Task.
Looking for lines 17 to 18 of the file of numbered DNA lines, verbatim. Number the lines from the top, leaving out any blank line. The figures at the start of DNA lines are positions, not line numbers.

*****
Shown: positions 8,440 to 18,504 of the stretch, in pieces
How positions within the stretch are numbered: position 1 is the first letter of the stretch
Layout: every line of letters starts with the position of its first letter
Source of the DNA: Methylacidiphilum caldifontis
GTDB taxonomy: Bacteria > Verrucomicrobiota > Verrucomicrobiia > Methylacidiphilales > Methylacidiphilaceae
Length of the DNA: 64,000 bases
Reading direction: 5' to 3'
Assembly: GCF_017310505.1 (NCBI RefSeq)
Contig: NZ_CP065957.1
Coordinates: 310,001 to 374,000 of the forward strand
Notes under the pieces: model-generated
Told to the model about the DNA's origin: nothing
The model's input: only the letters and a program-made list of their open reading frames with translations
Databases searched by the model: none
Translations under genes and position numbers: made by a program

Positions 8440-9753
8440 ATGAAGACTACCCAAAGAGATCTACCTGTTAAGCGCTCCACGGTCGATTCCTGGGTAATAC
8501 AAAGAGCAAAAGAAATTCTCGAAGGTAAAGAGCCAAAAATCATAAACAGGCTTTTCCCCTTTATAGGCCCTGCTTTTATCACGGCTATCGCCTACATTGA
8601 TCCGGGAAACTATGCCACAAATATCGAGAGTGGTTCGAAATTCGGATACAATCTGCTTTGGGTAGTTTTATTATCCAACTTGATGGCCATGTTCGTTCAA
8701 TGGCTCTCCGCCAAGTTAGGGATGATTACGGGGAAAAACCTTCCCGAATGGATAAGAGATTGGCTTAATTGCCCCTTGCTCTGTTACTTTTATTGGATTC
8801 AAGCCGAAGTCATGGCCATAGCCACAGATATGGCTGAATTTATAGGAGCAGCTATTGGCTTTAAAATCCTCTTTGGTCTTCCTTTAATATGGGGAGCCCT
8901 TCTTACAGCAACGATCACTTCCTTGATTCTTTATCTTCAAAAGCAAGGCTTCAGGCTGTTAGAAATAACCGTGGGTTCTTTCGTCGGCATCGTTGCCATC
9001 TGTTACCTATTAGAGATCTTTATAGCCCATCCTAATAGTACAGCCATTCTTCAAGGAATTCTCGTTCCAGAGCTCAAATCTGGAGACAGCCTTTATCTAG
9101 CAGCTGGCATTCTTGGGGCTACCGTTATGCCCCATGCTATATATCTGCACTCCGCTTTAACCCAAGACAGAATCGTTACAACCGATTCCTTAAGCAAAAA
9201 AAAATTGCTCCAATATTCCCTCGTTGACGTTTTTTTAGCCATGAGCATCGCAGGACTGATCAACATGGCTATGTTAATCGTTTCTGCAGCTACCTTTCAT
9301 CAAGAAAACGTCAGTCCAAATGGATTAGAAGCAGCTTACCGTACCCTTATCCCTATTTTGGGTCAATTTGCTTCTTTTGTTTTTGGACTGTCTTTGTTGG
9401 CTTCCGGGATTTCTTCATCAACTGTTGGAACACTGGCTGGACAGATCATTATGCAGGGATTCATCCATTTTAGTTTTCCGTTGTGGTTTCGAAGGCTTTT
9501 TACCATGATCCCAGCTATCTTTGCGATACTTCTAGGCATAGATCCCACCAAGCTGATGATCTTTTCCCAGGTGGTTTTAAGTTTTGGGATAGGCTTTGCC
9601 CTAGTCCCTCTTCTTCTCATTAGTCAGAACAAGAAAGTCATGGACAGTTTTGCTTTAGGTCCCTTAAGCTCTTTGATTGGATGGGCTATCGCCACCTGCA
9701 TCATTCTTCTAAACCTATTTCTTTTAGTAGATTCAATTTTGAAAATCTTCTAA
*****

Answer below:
8440 ATGAAGACTACCCAAAGAGATCTACCTGTTAAGCGCTCCACGGTCGATTCCTGGGTAATAC
8501 AAAGAGCAAAAGAAATTCTCGAAGGTAAAGAGCCAAAAATCATAAACAGGCTTTTCCCCTTTATAGGCCCTGCTTTTATCACGGCTATCGCCTACATTGA